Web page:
• Reply Truly Smitten March 20, 2012 at 8:08 am

    This was an awesome video! And your “arroz con pollo” totally did NOT sound anything like how Giada pronounces “ree-cohh-ttah” – LOL! yours sounded very natural, no worries girl!
    Plus loved your shirt in your vid!

  • Reply Lauren @ Wholewheatorbust March 20, 2012 at 8:43 am

    Bahah that is my pet peeve too! But whateva, its cool when you do it. Especially since you are getting me to try a new recipe. It looks so simple and yet so so good. Those are usually the best recipes!

  • Reply Jillian@TheHumbleGourmet March 20, 2012 at 8:53 am

    I am totally with you on the over-pronounciation; it drives me crazy even though I love her recipes. But don’t worry, I wouldn’t say you “pulled a Giada”. Thanks for the recipe! It looks delicious!

  • Reply Chelsea@Chelseaisdishingup March 20, 2012 at 9:20 am

    My husband always says that about Giada, it drives him crazy. He likes Lydia’s Italy on PBS because she says everything in an Italian accent. Too funny that it bothers so many people. Someone should tell her.

  • Reply Noelle (@singerinkitchen) March 20, 2012 at 9:29 am

    hahahaha, I like the whole ricotta section. I think I will make this tonight! Thanks for the reminder. The meal is always so easy!

  • Reply Shelli March 20, 2012 at 9:42 am

    I was at work reading your blog and totally busted out laughing. I feel the exact same way about Giada. I totally love her, but when she throws out her “Italian” words I want to punch her tiny little body!! Makes me cringe.

  • Reply Brittany March 20, 2012 at 9:50 am

    Oh, the Giada thing… that’s an ongoing joke in my family. We love her, too, but there’s no way to not be bothered by that! Anyway, I agree with everyone else – your pronunciation was legit, don’t worry! This sounds delicious, and so simple. I loooove me some one pot meals.

  • Reply Let Me Eat Cake March 20, 2012 at 9:57 am

    haha while watching i was waiting to see just how Giada you would get but that was so naturally and easy totes not annoying 🙂 just super cute! and dang that arroz con pollo looks good especially with all the steam rising from the chicken I felt like i could smell the saffron so hungry now!

  • Reply Emilie @ Emilie's Enjoyables March 20, 2012 at 10:06 am

    My fiance says alllll the time that he HATES how Giada talks!!!

  • Reply Amanda @ Once Upon a Recipe March 20, 2012 at 10:28 am

    My friend and I pull a Giada whenever we say “parmiggiano reggiano”, just to be funny. She is completely out of control when she says it! Whatever, I’m probably just jealous because I speak English and nothing else.

  • Reply mellissa @ ibreatheimhungry March 20, 2012 at 10:53 am

    OMG! I can’t even watch her because of that same thing! I laughed out loud when you said it made you want to punch something – I can totally relate! It’s ridiculous that it bugs me but I just can’t help it! She is super cute though and I do love a lot of her recipes! Speaking of which your Arroz Con Pollo sounds really delicious!

  • Reply Vicky March 20, 2012 at 11:29 am

    Since I am a native Spanish speaker, I totally understand where you are coming from with the pronunciation of the words. Some words they just need to be pronounced in their native language if you can do it. You really sounded great in you video. Giada is a different story, there is something about her that bothers me too, specially when she pronounces her Italian words. I think it is because it doesn’t sound natural.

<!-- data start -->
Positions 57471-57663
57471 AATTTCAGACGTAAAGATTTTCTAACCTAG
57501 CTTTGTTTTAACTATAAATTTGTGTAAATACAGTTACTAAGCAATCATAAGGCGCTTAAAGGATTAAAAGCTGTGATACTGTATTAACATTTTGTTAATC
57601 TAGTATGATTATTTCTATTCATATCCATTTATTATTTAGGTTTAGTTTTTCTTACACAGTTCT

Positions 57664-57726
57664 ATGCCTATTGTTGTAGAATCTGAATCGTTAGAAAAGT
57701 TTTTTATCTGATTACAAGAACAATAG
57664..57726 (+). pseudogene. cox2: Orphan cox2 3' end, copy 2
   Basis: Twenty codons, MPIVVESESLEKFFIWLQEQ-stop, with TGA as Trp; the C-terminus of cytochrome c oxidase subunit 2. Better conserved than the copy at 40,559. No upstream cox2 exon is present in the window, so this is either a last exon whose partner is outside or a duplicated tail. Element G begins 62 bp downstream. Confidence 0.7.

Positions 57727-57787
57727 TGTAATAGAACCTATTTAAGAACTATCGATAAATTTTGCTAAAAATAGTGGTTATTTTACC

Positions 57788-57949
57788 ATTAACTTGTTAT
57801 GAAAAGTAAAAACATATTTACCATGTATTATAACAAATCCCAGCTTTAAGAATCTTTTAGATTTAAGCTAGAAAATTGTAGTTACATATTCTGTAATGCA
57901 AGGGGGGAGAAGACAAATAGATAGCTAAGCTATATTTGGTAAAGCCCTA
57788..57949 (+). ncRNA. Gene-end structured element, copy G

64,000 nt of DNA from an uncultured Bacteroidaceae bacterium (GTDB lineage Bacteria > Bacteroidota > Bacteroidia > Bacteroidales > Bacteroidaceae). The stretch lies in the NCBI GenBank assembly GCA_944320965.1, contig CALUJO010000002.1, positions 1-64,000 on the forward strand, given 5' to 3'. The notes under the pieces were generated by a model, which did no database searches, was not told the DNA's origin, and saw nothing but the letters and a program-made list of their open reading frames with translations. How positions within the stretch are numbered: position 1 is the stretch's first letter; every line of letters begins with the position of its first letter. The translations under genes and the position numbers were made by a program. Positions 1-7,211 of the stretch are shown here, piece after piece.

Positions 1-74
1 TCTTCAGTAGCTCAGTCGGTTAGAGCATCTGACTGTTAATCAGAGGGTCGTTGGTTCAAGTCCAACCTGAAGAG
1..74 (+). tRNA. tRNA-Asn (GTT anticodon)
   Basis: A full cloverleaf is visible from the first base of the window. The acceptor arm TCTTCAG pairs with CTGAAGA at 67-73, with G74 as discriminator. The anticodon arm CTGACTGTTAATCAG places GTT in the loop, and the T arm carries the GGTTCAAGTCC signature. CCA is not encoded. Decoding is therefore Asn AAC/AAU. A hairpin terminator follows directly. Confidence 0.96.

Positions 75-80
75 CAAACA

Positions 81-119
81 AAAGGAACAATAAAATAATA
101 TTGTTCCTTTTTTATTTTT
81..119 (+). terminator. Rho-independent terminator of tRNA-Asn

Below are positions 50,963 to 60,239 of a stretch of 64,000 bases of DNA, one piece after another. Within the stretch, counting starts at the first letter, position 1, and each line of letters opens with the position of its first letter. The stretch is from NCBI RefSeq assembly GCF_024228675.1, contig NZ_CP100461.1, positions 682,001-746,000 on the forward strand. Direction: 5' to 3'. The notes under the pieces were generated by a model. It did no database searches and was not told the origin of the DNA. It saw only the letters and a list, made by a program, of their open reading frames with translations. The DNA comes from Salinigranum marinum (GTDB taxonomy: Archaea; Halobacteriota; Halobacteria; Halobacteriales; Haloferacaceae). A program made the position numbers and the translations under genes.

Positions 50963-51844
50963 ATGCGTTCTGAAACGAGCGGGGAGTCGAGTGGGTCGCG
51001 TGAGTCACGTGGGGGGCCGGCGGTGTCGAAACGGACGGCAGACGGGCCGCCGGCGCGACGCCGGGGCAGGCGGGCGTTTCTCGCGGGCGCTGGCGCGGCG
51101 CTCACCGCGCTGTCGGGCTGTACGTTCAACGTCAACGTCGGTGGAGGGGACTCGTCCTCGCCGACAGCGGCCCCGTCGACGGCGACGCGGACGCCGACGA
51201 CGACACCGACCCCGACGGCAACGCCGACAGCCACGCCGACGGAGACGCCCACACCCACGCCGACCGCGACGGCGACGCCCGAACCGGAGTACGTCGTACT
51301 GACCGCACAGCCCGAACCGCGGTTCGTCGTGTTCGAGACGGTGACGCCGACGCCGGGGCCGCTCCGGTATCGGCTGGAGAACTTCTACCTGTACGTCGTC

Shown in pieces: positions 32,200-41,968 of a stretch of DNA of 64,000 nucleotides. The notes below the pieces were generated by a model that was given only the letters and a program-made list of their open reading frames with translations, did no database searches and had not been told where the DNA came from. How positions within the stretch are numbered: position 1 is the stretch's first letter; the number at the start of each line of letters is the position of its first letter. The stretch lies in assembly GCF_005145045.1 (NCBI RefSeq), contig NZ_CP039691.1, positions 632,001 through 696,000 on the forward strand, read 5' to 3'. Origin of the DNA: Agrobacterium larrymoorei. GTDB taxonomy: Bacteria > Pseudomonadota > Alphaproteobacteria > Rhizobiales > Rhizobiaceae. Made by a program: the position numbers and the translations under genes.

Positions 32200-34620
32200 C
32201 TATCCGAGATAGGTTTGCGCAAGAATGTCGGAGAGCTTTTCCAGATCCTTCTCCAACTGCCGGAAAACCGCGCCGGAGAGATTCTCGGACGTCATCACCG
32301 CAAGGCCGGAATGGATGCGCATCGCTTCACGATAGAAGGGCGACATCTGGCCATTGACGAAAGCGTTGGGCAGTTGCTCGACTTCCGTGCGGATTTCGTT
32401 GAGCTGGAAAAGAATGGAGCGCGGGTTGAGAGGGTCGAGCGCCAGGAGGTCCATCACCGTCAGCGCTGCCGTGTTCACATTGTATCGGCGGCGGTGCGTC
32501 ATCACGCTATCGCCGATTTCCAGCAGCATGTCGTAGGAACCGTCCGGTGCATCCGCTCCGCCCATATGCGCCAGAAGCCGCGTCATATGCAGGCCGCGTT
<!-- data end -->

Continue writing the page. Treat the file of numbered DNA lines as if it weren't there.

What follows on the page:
• Reply Leisa March 20, 2012 at 11:59 am

    I totally get the Giada comments–and I concur! She seems nice enough, but just too freaking perfect, maybe that’s why the riiiiicoooootta just doesn’t ring true. As for your Spanish, it was spot on, and much more natural… rest easy! Great recipe 🙂

    • Reply Adrianna March 21, 2012 at 5:11 pm

      Everyone, your comments make me laugh, big time. So glad I’m not alone!!! xo

  • Reply Meghan March 20, 2012 at 12:05 pm

    Short and simple: Looks delicious! YOU CRACK ME UP!

  • Reply breakfastatnatalies March 20, 2012 at 12:52 pm

    Looks tasty! I haven’t had anything like this since I went to Spain last summer and it’s making me reminisce : )

  • Reply Samantha March 20, 2012 at 1:23 pm

    I’ve been following your recipes for weeks now, but this is the first video I’ve watched. This recipe peaked my interest because my family has our own Arroz con Pollo recipe. We actually call it Arroz con Pollo y Papas. I love the idea of using Valencia rice instead of our traditional long grain and I really want to try out the saffron. Thanks so much for sharing such a wonderful family recipe!

  • Reply Megan March 20, 2012 at 1:45 pm

    Oh, I want to try this recipe! And your shirt is so cute! Love it.

  • Reply Drea March 20, 2012 at 4:10 pm

    I love the video! My pet peeve regarding languages is similar to yours, but I only really hate it when people overpronounce accented words of a language that they don’t speak. For example, lady next to me in line at the breakfast counter, it’s a “cross-aunt,” not a “krwah-SAWWWNNN” or whatever you just said. You’re not French. People who actually speak the language do it much more naturally, like you did in this video! Hope to see more!

    • Reply Adrianna March 21, 2012 at 5:09 pm

      Agreed. Just say croissant. Geez.

  • Reply Jillian @ Newlybread March 20, 2012 at 6:18 pm

    You are such a great teacher & explainer, really like the video! And I absolutely love that this is a “family heirloom” recipe, makes it even more special.

  • Reply Heather {the lovely cupboard} March 20, 2012 at 6:45 pm

    Hah! I have cringed sooo many times when Giada said “ricotta” or “prosciutto” or even “mascarpone”. This post was hilarious…

    • Reply Adrianna March 21, 2012 at 5:10 pm

      Oh her saying mascarpone is out of control. HAHA.

  • Reply Natalee March 20, 2012 at 7:51 pm

    Oh gosh, I thought I was the only one who thought that of Giada. I can’t watch her show anymore. You on the other hand sound natural.

  • Reply Reformed Foodie March 21, 2012 at 4:53 pm

    Hahaha! Your Giada comment is so funny and spot on – as annoying as it is when people over pronounce foreign words, it’s really hard not to do the same when you speak the language:)